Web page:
• Rachel Matthews

It's time we took on fast fashion. Lockdown may have made it possible

Updated: May 22

A year trapped at home, many of us have spent that time in loungewear and its changed the way we’re shopping. That’s partly because we’re now all buying leggings (the sale of loungewear and leggings were up 1,303% in 2020 according to data from John Lewis at the end of last year) but, with nowhere to go, some of us have reduced how many clothes we buy, making it the perfect time to rethink our relationship with fashion.


The conversation around fast fashion has been growing over recent years, with a move towards sustainable shopping often discussed, but we’re still a long way off to achieving sustainability. According to a UK parliamentary report, global apparel consumption is projected to rise by 63% by 2030, from 62m tons in 2019 to 102m – that is equivalent to an additional 500bn t-shirts.


We’re shopping more and more and the impacts that’s having globally are huge. Everything we wear has an impact on the environment; from energy and water used in production, the land required to work and the products used – many clothes contain microplastics. With that in mind, it’s no surprise that textile production is a major contributor to climate change, with the industry having a reported annual carbon footprint of 3.3bn tones of CO2 equivalent.


As consumers are picking up on this, during a time where fighting climate change is more important than ever, it’s necessary for the brands we buy from to move towards more sustainable business models – they supposedly are.



This week Game of Thrones star Maisie Williams tweeted about her new role as H&M’s global sustainability ambassador. She said she would be ‘working closely with experts within H&M to drive sustainability initiatives and shape the path towards an accessible and circular future. The long-term goal is to use 100 per cent recycled or other sustainably sourced materials’.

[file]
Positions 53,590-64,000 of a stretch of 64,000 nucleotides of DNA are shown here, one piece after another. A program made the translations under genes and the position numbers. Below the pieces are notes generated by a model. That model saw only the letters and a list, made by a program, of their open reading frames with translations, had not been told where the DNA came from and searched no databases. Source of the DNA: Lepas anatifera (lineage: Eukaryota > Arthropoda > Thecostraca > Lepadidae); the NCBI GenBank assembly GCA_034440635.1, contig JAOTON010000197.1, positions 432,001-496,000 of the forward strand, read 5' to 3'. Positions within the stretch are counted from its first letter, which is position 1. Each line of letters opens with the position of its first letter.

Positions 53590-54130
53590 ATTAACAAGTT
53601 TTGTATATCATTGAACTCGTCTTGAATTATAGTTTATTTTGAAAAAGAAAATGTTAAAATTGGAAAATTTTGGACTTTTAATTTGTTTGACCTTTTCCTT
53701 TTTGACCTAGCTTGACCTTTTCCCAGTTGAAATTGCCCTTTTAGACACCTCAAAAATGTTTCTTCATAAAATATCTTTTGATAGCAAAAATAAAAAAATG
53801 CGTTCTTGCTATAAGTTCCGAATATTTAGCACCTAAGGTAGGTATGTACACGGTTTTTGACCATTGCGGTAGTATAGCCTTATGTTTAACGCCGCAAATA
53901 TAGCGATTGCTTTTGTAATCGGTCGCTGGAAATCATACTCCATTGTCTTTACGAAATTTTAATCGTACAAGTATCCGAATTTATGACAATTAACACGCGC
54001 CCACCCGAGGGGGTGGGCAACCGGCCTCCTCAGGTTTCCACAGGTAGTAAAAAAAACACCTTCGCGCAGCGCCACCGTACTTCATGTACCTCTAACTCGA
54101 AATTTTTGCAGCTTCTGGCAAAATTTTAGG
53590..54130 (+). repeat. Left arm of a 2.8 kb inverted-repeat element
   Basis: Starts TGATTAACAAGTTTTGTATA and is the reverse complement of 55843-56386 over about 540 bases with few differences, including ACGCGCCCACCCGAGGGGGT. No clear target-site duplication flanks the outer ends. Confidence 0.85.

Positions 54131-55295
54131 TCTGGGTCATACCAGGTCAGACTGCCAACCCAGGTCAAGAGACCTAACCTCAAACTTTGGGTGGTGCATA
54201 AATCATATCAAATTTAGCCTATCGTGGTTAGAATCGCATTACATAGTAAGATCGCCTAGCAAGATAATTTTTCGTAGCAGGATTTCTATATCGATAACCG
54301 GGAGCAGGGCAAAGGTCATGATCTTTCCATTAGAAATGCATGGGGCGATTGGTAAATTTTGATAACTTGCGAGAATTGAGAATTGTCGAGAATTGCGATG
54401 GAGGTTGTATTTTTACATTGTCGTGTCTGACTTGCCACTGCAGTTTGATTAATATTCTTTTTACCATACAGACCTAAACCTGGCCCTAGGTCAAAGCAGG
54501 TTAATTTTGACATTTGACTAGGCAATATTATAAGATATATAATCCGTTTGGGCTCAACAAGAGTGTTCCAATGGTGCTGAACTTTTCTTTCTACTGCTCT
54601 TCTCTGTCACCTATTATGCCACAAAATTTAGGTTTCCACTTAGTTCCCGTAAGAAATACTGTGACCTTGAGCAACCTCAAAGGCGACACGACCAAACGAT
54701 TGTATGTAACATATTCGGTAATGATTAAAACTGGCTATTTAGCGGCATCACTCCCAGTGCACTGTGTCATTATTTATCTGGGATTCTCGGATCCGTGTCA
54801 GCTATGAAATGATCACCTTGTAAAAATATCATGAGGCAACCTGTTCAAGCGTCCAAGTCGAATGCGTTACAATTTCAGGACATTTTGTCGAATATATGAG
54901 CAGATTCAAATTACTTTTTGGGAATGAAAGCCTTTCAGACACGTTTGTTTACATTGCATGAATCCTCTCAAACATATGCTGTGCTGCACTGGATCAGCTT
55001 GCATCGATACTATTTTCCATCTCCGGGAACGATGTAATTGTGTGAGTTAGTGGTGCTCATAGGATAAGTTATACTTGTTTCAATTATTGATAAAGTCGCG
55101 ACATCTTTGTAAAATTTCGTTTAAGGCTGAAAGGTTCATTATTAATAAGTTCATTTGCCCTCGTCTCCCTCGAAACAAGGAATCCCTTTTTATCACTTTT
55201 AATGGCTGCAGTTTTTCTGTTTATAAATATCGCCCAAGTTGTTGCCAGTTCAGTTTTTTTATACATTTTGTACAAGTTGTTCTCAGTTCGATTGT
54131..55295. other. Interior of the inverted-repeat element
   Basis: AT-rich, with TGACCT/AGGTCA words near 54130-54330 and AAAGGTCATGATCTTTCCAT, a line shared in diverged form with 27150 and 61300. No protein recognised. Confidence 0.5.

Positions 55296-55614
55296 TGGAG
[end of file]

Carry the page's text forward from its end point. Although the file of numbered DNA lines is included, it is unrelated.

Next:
This isn’t the first time H&M have committed to using recycled materials, with their recycling scheme which encourages shoppers to take back old clothes in exchange for a discount voucher, however, allegations soon followed regarding how little of the clothes donated were actually recycled.


Consequently, the brand has been accused of greenwashing (the process of conveying a false impression about how environmentally friendly a company is in order to please consumers), but they’re not the only ones.


So, relying on brands may not be the answer at the moment when it comes to tackling fast fashion, so instead, with a year of changes to our shopping habits, there are some actions we could continue to take to reduce our own impact.



If we’re already buying less, continuing to do this, combined with buying better will help to change the global impact we have with fashion, as clothes will last longer and lead to less waste.


Alternatively, if you don’t like to rewear clothes, borrow them. In response to the move towards sustainable fashion rental services have appeared, such as Hurr, ByRotation and Onloan. There are also regular events where you can go to swap clothes, so that your unloved pieces become someone else’s new outfit, and vice versa.


That way we can come out of lockdown with a new look, without contributing to fast fashion.


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